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Energy Price Cap

Volume 626: debated on Tuesday 27 June 2017

Our manifesto said that

“we will introduce a safeguard tariff cap that will extend the price protection currently in place for some vulnerable customers to more customers on the poorest value tariffs.”

I stand by that commitment.

The lived experience of many people in Hull West and Hessle is that the Conservative party has done nothing to fix the energy market for the past seven years. Although I welcome the Government’s move and transformation from calling an energy price cap Marxist and extremely dangerous to copying it, is the Minister facing calls to water down that policy either from the big six or from his own Back Benchers?

I welcome the hon. Lady to the House; she follows a distinguished predecessor. I would perhaps invite her to reflect on her own party’s history in this matter—the former Leader of the Opposition was the Energy Secretary and failed to do anything whatever about it. I have been clear about the commitment that we have made, and we will see it through.

Imitation is the sincerest form of flattery. To misquote Caroline Aherne’s question to Debbie McGee, what first attracted the Secretary of State to Labour’s financially astute, socially just and politically responsible energy price cap?

I welcome the hon. Gentleman back. What he describes as an energy price cap was launched as an energy price freeze. The problem with that was that as energy prices fell, consumers would be paying more than they needed to. That would have been disastrous for them, which is why the proposal that we have made, in response to the Competition and Markets Authority analysis, is a much more sensible approach than we got from Labour.

As we have heard, various media outlets have reported recently that senior Cabinet members were lobbying for the Conservative price cap manifesto commitment to be dropped. Indeed, the Secretary of State’s recent letter to Ofgem was silent on the price cap element and, when questioned last week, the Prime Minister refused to confirm unambiguously that the price cap would be upheld. Will the Secretary of State confirm for the avoidance of doubt that he will implement the promised price cap, and not just stand by it, to deliver to 17 million customers the £100 saving that his Prime Minister promised?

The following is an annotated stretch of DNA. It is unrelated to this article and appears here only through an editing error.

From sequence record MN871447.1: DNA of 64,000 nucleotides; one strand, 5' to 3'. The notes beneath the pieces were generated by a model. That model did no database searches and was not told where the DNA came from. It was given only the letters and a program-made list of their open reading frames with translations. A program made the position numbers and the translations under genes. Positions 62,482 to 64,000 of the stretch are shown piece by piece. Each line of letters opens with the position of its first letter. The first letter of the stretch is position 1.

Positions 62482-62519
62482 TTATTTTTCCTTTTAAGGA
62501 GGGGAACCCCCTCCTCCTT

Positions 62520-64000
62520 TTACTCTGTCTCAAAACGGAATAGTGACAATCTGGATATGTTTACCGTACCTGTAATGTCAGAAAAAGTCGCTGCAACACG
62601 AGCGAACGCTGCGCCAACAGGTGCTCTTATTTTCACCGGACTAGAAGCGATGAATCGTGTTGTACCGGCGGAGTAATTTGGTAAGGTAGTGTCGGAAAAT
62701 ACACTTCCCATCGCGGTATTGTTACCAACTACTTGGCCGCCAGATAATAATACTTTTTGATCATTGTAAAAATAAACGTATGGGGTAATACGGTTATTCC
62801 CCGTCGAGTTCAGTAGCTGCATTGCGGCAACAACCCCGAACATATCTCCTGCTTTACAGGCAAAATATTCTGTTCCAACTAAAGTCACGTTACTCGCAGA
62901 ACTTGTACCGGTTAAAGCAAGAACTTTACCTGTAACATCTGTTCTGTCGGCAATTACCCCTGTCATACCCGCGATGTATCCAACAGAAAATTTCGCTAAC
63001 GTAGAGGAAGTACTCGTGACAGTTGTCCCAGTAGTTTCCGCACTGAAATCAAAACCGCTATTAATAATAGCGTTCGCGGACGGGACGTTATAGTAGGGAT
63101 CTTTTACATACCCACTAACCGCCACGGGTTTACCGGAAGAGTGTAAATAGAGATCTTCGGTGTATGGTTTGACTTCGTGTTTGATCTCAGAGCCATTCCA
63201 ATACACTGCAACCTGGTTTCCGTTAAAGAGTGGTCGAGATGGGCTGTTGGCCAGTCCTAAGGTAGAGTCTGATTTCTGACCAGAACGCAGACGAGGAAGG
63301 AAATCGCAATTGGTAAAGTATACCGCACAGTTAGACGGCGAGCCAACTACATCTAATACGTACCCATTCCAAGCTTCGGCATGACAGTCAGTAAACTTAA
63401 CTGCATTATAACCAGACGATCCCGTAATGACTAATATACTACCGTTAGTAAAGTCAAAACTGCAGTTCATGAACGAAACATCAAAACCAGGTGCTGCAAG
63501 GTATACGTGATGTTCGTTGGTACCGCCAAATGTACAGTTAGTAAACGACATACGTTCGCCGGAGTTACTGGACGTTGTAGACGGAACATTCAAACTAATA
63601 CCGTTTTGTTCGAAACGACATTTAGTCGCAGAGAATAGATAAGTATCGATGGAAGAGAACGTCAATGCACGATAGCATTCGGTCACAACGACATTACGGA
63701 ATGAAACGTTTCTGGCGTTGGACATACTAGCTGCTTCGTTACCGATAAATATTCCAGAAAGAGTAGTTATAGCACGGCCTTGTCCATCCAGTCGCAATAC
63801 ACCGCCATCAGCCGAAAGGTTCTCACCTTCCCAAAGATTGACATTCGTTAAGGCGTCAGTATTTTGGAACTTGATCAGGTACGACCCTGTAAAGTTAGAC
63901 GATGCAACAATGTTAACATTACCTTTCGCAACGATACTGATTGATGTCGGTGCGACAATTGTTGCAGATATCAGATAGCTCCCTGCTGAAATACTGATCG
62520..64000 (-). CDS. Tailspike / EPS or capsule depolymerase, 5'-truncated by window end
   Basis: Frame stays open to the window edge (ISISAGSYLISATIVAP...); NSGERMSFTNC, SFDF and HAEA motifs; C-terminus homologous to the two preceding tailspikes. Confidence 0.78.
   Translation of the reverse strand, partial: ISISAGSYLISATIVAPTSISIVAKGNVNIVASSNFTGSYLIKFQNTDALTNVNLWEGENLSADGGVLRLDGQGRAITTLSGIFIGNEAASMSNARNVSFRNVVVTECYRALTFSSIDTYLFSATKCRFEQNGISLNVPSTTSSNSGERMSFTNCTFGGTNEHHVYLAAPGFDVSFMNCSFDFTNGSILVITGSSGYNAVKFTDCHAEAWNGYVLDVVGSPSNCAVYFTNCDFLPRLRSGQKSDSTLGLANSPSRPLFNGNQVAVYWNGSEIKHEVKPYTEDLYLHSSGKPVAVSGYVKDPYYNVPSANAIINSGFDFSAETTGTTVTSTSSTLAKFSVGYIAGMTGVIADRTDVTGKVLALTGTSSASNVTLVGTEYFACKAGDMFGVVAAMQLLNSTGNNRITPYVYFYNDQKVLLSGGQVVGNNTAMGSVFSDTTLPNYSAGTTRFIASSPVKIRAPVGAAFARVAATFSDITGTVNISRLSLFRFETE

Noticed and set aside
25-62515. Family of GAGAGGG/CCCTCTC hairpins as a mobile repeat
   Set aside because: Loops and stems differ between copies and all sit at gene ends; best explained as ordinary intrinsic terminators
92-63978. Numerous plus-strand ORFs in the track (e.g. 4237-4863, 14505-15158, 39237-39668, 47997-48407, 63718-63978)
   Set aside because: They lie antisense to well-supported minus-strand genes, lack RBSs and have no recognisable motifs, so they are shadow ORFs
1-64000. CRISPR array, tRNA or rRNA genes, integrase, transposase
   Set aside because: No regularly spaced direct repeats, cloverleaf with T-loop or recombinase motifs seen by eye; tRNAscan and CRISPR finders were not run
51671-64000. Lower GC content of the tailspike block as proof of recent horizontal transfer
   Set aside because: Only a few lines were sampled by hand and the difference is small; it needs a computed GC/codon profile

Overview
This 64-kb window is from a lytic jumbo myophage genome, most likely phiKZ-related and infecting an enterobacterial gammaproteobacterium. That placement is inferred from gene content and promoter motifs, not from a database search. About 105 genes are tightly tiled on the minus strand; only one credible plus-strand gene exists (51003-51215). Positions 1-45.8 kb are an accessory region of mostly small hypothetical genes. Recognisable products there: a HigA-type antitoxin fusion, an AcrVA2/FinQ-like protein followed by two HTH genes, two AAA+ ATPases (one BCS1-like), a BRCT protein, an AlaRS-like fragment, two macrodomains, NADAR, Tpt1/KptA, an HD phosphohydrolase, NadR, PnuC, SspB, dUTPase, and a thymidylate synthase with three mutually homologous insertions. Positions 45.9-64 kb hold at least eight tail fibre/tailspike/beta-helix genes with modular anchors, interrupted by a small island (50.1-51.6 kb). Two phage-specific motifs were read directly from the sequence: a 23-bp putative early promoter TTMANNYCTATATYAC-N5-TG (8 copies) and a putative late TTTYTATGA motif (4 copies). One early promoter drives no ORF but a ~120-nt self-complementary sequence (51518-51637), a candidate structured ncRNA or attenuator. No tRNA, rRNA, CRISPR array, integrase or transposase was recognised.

I welcome the hon. Lady back. It is very good to see her back in her place. I did not hear her name chanted at Glastonbury and it is probably unparliamentary to do it here, but I warmly welcome her back. I have been very clear and the Queen’s Speech is very clear. It said, in terms:

“My government will ensure fairer markets for consumers, this will include bringing forward measures to help tackle unfair practices in the energy market to…reduce energy bills.”

I am afraid it is not clear. The Secretary of State’s recent letter to Ofgem simply asks it to advise him of the action it intends to take to safeguard customers on the poorest value tariffs. It was not a direction to implement a price cap. Can the Secretary of State confirm that should Ofgem not take directions to implement a price cap, or if it directs a price cap that is narrower than the Conservative manifesto commitment, he will legislate to uphold his party’s manifesto commitment and, if so, when?

The powers that I have are to ask Ofgem to move in this way, not to order it; Ofgem is independent. As there is a strong body of opinion on both sides of the House that the detriment that consumers have been suffering should be put to an end, I would have thought that the hon. Lady welcomed it being put to an end as soon as possible, rather than waiting for legislation to pass through the House. Ofgem has those powers and I believe it should use them.